Is Onscreen Diversity in Danger of Becoming a Gimmick?
[dropcap size=big]T[/dropcap]he summer of 2018 saw a milestone for onscreen diversity. The movie Crazy Rich Asians, the first studio movie with a mostly Asian cast since The Joy Luck Club 25 years ago, scored at the box office and garnered widespread critical acclaim. In the process, it showed Hollywood that audiences would embrace a movie revolving around Asian characters. Yet, while Crazy Rich Asians reveled in the example it set for onscreen diversity, another movie was getting far less attention for its majority Asian cast: The indie thriller Searching, starring John Cho as a father looking for his missing teenage daughter.
…while Crazy Rich Asians reveled in the example it set for onscreen diversity, another movie was getting far less attention for its majority Asian cast: The indie thriller Searching…
Unlike Crazy Rich Asians, which emphasizes its racial focus (it’s right there in the title), the characters in Searching just happen to be of Asian descent. These films represent the two approaches that are often taken with diversity in television and movies. In one approach, a character happens to be a given race, ethnicity, religion, class, gender, or sexual orientation, but other parts of their lives receive more story attention. In the other approach, characters’ racial, ethnic, religious, class, gender, or sexual identity fuels their story. Both approaches are valid and both are needed, because no matter who you are, we all have experiences that are both specific to our individual circumstances and universal to people everywhere.
Increased onscreen portrayals of under-represented people remains desperately needed. In the most recent report from the Annenberg Inclusion Initiative, researchers found that despite changing rhetoric on diversity and inclusion in Hollywood, there was very little change in onscreen representation in the 1,100 top-grossing films from 2007 to 2017. Women still only led about a third of the top movies, approximately 70% of characters were white, and less than 1% of characters were lesbian, gay, or bisexual, while none of the top 2017 movies included a transgender person.
Anyone who hasn’t typically seen someone like themselves represented onscreen will tell you representation matters. It’s important to see onscreen characters who speak to our experiences and show us what we can be. Those of us who aren’t white men often learn to see through the eyes of the white male characters that dominate movies and TV. Nonetheless, seeing someone like ourselves onscreen is incredibly meaningful.
…they give other viewers an opportunity to get to know a transgender, lesbian, or black person in ways they might not be able to in real life.
Strides towards greater inclusion are being made. Recently a lot of the news about television, in particular, centers on the diverse new characters being incorporated into shows. For example, this upcoming television season, Supergirl will have a transgender superhero and a crossover event between the shows of the CW’s Arrowverse will introduce a lesbian Batwoman (a character detail taken directly from her comic-book depiction). In addition, the cult series Buffy the Vampire Slayer is being rebooted with an African-American lead.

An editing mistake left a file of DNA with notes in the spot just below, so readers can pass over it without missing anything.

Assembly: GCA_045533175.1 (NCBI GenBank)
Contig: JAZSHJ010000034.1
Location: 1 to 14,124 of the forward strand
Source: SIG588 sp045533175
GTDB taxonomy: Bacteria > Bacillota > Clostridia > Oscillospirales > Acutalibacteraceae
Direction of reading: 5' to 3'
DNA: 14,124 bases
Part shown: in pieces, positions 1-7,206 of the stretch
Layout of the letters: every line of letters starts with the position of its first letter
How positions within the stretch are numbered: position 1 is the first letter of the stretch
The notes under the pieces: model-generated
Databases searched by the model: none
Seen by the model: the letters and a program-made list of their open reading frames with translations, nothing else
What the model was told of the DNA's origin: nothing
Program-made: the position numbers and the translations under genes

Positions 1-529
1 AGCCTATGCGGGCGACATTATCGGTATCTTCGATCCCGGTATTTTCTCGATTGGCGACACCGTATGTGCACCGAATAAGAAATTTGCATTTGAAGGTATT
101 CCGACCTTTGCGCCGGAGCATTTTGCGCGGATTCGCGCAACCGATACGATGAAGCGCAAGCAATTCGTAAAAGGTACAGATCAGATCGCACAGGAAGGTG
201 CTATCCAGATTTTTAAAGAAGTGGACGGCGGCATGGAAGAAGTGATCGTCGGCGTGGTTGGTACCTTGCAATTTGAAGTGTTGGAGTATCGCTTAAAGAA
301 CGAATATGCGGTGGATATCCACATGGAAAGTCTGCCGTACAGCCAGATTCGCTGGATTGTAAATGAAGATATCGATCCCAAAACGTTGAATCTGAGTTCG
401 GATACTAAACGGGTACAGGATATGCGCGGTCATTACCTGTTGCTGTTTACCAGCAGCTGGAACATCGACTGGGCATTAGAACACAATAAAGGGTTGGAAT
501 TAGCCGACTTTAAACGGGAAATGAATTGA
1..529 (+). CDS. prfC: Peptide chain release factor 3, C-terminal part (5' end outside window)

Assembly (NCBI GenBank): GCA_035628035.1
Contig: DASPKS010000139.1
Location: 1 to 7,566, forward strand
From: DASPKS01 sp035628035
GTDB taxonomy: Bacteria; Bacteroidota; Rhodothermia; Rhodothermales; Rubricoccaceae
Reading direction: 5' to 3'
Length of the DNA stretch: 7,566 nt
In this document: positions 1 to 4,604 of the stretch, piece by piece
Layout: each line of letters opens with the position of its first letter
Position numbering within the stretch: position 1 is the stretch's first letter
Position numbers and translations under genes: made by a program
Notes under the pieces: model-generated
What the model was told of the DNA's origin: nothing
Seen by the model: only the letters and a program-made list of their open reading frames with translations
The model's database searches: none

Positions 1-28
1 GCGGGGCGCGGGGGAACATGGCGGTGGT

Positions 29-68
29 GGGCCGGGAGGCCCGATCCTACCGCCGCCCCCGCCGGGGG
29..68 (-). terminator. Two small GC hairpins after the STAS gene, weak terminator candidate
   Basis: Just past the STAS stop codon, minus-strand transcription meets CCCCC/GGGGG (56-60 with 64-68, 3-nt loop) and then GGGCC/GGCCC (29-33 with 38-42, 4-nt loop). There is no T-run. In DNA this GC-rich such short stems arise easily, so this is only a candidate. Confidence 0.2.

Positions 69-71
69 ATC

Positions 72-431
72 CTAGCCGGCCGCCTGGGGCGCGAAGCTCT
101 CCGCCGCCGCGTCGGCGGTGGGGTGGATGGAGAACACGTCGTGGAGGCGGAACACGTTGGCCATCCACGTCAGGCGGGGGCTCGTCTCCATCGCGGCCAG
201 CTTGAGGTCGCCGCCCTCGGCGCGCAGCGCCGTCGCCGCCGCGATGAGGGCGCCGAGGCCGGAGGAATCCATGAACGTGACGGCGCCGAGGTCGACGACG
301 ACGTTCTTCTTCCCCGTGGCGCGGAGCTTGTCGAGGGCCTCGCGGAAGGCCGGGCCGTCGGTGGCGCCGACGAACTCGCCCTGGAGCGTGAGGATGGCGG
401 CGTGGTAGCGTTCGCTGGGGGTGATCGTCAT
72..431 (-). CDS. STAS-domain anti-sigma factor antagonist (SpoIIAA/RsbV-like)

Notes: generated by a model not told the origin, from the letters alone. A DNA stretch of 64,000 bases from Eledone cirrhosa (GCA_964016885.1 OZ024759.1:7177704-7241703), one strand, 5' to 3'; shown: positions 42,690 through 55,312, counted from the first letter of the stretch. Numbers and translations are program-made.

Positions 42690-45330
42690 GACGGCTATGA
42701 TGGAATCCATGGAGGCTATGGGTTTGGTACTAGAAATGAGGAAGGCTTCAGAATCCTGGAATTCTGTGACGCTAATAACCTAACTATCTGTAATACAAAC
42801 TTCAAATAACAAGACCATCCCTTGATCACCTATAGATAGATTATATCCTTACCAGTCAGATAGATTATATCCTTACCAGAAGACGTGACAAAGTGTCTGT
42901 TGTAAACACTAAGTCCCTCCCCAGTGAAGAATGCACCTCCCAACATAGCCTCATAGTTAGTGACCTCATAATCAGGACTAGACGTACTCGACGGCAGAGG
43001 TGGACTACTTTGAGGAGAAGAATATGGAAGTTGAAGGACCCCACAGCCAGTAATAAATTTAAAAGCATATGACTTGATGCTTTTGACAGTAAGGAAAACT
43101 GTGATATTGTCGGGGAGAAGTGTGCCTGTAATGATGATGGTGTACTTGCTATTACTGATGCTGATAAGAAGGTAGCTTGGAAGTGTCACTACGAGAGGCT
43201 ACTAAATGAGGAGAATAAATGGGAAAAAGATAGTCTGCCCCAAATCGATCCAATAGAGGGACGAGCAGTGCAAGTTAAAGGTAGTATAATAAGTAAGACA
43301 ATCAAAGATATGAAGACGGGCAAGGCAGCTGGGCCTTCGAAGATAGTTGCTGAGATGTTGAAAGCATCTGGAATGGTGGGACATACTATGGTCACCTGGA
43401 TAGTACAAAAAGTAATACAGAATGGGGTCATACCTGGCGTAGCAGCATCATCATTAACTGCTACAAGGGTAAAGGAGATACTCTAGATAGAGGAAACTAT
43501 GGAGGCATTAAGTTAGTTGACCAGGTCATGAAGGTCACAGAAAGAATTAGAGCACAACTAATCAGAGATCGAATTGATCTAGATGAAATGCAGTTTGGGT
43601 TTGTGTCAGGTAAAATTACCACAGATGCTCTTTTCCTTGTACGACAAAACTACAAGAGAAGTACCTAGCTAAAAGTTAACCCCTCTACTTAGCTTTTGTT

There’s no doubt these portrayals of underrepresented people are valuable. They give viewers who are transgender, lesbian, or black an opportunity to see someone like themselves onscreen. And they give other viewers an opportunity to get to know a transgender, lesbian, or black person in ways they might not be able to in real life.
Sacrificing Story for Diversity
At the same time, however, these announcements hint at a concerning trend: the characters’ diversity is highlighted without an indication that there’s any story or character-driven reason for these choices. These choices don’t seem to fall into either of the two categories described above. They aren’t story-dependent — at least as far as we know — and, given the diversity emphasis, they aren’t characters who happen to include some diverse characteristics.
Yet, projecting a show’s diverse agenda can make it seem like watching will be akin to taking your medicine, not entertainment. Making the new Buffy black feels like a bid to correct the original series’ less-than-inclusive sins, not a well-conceived TV show. Emphasizing that the Arrowverse’s new superheroes are transgender and lesbian sends the message that these are the most important aspects of their characters, making them come across as avatars for diversity, not interesting, complex characters.
…projecting a show’s diverse agenda can make it seem like watching will be akin to taking your medicine, not entertainment.
Movies and TV shows can tackle real issues, including diversity and inclusion, in valuable ways. But making it all about the issue strips fiction of its magic. It’s a disservice to the audience as a whole and a likely turn-off to those in the majority who could benefit from exposure to diverse voices.
Onscreen diversity is increasingly vital, and Hollywood must become more inclusive. However, stressing this over other story and character elements risks making diversity a gimmick. Hopefully, Hollywood can find the right balance as it tackles this issue further.